A Mantra That Finally Stuck

For months I have been talking about sharing my experiences on motherhood, or what I like to call my milken stupor. It’s gotten to a point where my tiny human will be in college before I share a single thing because I just can’t seem to get things exactly right. I know this is a flaw and it is one that many people and organizations ignore at their own peril. So in the spirit of just getting started I will hit the Publish button today. I will exercise my bias for action!

While I have many drafts of many stories hanging out in the cloud, I will share the mantra that I developed a few hours before heading to the hospital to give birth. I have several friends about to make this journey and if it helps them, then it’s so worth it.

This mantra was written as I sat on my couch and realized I was in labor. I was with my beloved dog, Maslow, a canine I find so adorable that I publicly declared there was no way my baby would be as cute as him (It turns out I was wrong). After returning from a walk, drinking a ton of water, and being 100% certain I was in labor, I took a few moments to sit with the fact that this was one of the last times I would ever really be alone. From now on there was going to be another human, a non-negotiable human, that I was responsible for all of the time. Suddenly she would be…here. After coping with that semi-truck of a realization I began to panic. But the panic wasn’t regarding the aforementioned holy crap moment. Oh no, it was about the physical stunt that was about to go down. I started timing my contractions and then I started to cry, knowing that in the next bunch of hours, I’d be giving birth.

While pregnant, I’d had my moments of fearing this process but it didn’t take my sleep away. Women have been having babies for all of time and in much more difficult and dangerous situations. In fact, preparing to bring a baby into this world has forced me to acknowledge how lucky I am to live in a place where maternal and infant mortality rates are not a cause for serious concern. The fact that more than 800 women die each day from preventable causes related to pregnancy and childbirth, almost exclusively in developing countries, is a painful and shocking figure.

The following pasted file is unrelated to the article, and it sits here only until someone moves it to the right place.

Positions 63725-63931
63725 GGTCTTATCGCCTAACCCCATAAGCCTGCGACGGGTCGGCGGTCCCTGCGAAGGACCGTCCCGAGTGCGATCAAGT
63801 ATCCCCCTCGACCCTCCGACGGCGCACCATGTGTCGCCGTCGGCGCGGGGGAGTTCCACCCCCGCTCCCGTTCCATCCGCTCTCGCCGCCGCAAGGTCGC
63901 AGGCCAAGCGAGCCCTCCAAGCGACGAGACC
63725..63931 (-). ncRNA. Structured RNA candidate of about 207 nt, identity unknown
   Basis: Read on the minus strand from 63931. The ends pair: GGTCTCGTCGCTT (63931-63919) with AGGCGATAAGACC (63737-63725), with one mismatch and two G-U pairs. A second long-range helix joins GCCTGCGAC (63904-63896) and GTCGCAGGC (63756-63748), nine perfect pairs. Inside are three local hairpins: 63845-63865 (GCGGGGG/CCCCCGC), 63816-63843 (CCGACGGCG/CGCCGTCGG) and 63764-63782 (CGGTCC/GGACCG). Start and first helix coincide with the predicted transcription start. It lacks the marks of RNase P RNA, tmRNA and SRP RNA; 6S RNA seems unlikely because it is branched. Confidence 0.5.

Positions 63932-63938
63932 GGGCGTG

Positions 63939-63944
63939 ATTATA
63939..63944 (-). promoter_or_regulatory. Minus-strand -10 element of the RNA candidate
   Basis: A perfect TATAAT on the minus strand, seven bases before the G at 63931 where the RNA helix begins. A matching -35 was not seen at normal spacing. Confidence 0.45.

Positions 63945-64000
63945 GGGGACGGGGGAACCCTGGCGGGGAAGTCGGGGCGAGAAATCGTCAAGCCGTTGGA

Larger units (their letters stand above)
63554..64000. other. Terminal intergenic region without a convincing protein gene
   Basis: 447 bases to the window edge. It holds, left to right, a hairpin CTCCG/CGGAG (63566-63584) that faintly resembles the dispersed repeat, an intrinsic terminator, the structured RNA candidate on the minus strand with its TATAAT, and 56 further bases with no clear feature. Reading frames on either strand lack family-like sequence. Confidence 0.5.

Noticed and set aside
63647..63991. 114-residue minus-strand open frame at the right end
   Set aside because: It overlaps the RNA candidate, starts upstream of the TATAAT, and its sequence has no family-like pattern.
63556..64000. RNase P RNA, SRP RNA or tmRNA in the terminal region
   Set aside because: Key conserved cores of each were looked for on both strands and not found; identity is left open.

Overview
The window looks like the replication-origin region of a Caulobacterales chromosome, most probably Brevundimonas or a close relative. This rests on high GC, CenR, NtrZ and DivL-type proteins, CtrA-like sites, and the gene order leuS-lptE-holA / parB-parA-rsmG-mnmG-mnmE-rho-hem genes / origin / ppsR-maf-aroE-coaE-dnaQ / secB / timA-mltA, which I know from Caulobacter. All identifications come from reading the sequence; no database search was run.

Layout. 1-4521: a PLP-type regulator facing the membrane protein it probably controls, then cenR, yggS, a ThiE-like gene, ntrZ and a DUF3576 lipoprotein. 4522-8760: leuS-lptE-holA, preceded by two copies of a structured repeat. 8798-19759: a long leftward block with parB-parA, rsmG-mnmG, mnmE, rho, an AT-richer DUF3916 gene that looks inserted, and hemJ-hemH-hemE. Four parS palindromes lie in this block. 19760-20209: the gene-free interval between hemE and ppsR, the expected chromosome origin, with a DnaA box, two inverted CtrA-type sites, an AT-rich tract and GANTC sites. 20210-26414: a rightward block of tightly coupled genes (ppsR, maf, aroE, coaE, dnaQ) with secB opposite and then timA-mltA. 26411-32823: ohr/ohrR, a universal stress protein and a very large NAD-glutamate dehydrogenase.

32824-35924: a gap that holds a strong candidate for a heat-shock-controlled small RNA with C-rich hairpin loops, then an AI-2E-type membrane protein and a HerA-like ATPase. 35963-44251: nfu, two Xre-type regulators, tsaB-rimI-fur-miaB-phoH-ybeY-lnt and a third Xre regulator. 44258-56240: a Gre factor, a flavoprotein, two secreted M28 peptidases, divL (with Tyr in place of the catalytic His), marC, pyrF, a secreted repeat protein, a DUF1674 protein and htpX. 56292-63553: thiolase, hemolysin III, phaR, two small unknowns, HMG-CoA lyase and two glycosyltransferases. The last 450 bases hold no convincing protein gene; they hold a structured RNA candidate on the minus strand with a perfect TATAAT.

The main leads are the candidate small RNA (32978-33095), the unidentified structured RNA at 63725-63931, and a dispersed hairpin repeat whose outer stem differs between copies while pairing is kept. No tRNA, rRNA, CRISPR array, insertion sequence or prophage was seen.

As Maslow sat by my side and I wondered exactly when I’d head to the hospital, I will admit that my thoughts got the best of me. I scolded myself for not preparing better and then grasped at one of the only things I could do in the time I had left. A mantra! I could develop a mantra.

A strange fact about me is that I’ve been trying to develop a personal mantra for years! I’m serious. I’ve known for some time about the benefits of mantras. We hear about it in meditation, healing communities, and coaching. In one of my favorite graduate courses (Appreciative Inquiry taught by David Cooperrider) we discussed mantras and still, I’d never come up with one that stuck with me. Even my Childbirth Class touted the benefits of a mantra for concentration and pain management during childbirth. If there was ever a time for me to do this, it was now!

So here it is. This is what I scribbled down, over and over, while I waited for my husband to come home to tell him we’d probably be having our baby girl soon. I copied it over and over before calling my parents a few states away to let them know that their first grand child was on her way.

For My Meaningful Life.

Seek joy, banish guilt.

Create structure, thrive within.

Share knowledge, pursue purpose.

Stay present, be loved.

It is nothing fancy but it worked. These phrases, repeated over and over, did help me through my delivery. I am also happy to say that this mantra has stuck with me and when I get overwhelmed with all that’s happening around me, I return to it. I’ve made one change, though, to accommodate my tiny human that will never leave me alone.

For Our Meaningful Life.

Applied researcher & entrepreneur

Applied researcher & entrepreneur